Present Shock Book Summary - Present Shock Book explained in key points
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Present Shock summary

Douglas Rushkoff

When Everything Happens Now

3.7 (26 ratings)
9 mins
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    Present Shock
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    We’re disoriented and stuck in an eternal present.

    Imagine you’re practicing tennis with a ball machine, when the machine suddenly starts shooting balls out faster and faster until you can’t keep up. That’s how cultural and technological change has progressed for the last few decades.

    Around 1970, the futurist Alvin Toffler predicted that we’d soon reach a rate of progress that was so fast we would enter a state called future shock.

    In the twentieth century, we had a future-oriented view of technology. People obsessed over revolutionary inventions and business models they thought were on the way. Everyone was excited by the possibilities afforded by new technologies, like cell phones that let us talk to our friends, relatives or co-workers at any time.

    The pace of change kept increasing, however. Computer processing speed doubled every two years.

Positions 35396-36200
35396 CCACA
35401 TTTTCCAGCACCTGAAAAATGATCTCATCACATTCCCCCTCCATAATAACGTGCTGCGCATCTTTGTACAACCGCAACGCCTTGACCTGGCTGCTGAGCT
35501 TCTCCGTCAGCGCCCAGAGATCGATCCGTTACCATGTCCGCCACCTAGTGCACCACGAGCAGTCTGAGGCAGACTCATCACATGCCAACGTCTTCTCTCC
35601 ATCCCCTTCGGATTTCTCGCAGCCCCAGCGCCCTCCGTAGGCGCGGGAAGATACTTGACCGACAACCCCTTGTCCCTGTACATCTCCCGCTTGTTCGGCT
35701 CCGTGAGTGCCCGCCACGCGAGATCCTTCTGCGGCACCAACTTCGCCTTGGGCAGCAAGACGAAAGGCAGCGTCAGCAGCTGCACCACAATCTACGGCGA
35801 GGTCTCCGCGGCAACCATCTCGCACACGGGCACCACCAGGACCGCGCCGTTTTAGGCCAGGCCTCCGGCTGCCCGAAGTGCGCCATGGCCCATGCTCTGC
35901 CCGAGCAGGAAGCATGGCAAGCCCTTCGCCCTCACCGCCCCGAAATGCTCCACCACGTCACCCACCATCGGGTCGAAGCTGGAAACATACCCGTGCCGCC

That’s why Toffler predicted that we’d reach a point where we wouldn’t be able to keep up, mentally or emotionally. We’d experience future shock – a kind of culture shock that happens within your own culture.

    That “future” is already here. People increasingly feel lost in the modern world and we’re no longer motivated by the technological optimism of the twentieth century. Future shock has turned into present shock.

    We’re surrounded by change and lack a clear sense of direction, so we’ve given up on planning for a better tomorrow. Instead, we want everything now.

    This feeling manifests in many ways. Few traders look for long-term investments, for instance, preferring deals with instant benefits instead.

    Just think about the investors who already had Facebook shares the first day the company went public. Many sold them the very next day because they hadn’t risen enough.

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    What is Present Shock about?

    These blinks are all about the mental and emotional state we all live in thanks to our rapidly changing technological culture. Present Shock (2013) explains the roots of this problem and what it means for our mental well-being.

    Best quote from Present Shock

    When people stop looking to the future, they start looking at the present.

    —Douglas Rushkoff
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    Who should read Present Shock?

    • Anyone interested in technology, the media or digital culture
    • Students of psychology, sociology or politics

    About the Author

    Douglas Rushkoff is a prominent media theorist. He’s written several books including Life Inc and Program or Be Programmed. He also contributes to the Guardian and CNN and has written and hosted documentaries such as The Persuaders and Digital Nations.

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